“California and a coalition of states will initiate a legal challenge against the Trump administration’s continued attempts to prop up the coal industry by ignoring sensible efforts to use cleaner, healthier and more efficient energy sources,” Gov. Gavin Newsom said in a statement Wednesday.
The new rule could face an uphill battle in court. The Clean Air Act obligates the federal government to regulate greenhouse gas emissions, and the Trump administration may have difficulty convincing the courts that its rule is the best way to do that.
Whereas the Obama plan would have pushed utilities to shift their operations away from coal and toward cleaner-burning fuels, the Trump rule has been hailed by the coal industry as a move that would tilt the market back in its favor. Older coal-burning plants that would have been forced into retirement under the Clean Power Plan would now be allowed to stay open with modest modifications.
Energy experts doubt that Trump’s more lax approach will reverse the coal industry’s decline. Coal has been steadily losing its foothold in the American energy marketplace to cheaper natural gas and renewable sources like wind and solar.
Though the industry has blamed government regulations like the Clean Power Plan for making it noncompetitive, domestic demand for coal has fallen even without the Obama-era rule ever taking effect.
Environmentalists say if the new rule is ultimately upheld by the Supreme Court, it could tie the hands of future administrations seeking to reduce greenhouse gas emissions. This is because the rule is based on the Trump EPA’s argument that it lacks the legal authority to regulate emissions from the power sector as a whole. Instead, the agency’s lawyers have said they can only set standards for individual power plants — a smokestack-by-smokestack approach that is a much narrower interpretation of the agency’s powers.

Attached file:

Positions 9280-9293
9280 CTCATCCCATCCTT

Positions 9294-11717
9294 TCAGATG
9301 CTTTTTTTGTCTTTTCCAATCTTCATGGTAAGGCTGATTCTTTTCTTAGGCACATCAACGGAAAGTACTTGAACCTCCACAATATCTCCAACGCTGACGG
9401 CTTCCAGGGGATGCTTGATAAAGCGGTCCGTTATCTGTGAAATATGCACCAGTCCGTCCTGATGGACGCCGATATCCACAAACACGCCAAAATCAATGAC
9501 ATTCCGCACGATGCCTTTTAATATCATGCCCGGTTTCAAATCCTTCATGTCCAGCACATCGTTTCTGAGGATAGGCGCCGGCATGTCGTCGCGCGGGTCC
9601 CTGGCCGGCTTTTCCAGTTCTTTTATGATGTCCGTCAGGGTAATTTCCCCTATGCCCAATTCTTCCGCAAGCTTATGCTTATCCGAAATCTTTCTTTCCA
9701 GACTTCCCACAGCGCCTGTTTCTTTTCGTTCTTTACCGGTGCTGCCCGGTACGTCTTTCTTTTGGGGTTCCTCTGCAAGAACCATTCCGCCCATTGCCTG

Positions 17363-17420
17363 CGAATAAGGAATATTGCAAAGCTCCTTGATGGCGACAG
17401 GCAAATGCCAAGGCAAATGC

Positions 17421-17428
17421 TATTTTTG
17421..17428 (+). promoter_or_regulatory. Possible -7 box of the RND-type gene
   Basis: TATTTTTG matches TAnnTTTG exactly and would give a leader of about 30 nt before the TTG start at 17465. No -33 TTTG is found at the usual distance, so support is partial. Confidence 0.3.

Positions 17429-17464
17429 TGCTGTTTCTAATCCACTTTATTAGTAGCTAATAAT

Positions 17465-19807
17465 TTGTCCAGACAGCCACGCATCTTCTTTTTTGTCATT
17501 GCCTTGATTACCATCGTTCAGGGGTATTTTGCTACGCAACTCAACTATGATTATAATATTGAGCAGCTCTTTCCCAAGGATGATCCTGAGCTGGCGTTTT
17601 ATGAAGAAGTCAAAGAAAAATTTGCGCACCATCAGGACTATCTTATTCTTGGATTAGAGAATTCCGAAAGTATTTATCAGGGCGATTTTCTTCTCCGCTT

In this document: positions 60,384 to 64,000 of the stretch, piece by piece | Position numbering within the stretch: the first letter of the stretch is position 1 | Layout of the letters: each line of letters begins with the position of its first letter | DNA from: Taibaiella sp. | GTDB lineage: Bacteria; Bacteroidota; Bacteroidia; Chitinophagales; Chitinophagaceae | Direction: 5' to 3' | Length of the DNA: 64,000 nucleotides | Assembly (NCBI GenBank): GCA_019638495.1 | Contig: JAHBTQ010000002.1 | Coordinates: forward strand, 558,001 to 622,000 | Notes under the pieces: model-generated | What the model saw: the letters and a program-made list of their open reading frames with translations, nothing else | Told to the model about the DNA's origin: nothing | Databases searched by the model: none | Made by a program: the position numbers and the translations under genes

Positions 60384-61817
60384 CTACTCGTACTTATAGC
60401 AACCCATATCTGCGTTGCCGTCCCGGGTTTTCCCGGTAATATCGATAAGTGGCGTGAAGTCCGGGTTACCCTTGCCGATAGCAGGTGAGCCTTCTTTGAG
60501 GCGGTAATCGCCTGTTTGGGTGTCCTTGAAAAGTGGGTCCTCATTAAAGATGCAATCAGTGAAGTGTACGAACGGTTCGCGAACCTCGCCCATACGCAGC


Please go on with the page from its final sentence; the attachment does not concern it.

“This is nothing more than an unlawful extension for coal plants masquerading as a climate rule,” said Conrad Schneider, advocacy director at the Clean Air Task Force, an environmental advocacy group that’s readying a lawsuit over the new rule.
Under the new rule, currently set to take effect in 30 days unless blocked by courts, states will have three years to write their own standards for power plant emissions. They will submit these plans to the EPA, which can then take another year to decide whether to approve them.
The rule would not bar states like California from pursuing more ambitious emissions goals. But it removes an incentive for other states to join those that already have.
Craig Segall, a lawyer for the California Air Resources Board, the state’s top air quality regulator, said that during the Obama administration Western states began discussing ways to modernize the power grid and expand California’s cap-and-trade program to states with heavy coal use. Segall said when Trump ordered the agency to repeal the Clean Power Plan, those talks ended.
“We can keep doing the right things,” Segall said. “But the problem is that this rule is going to make it more difficult to get other folks to do the right things.”
Times staff writer Tony Barboza contributed to this report.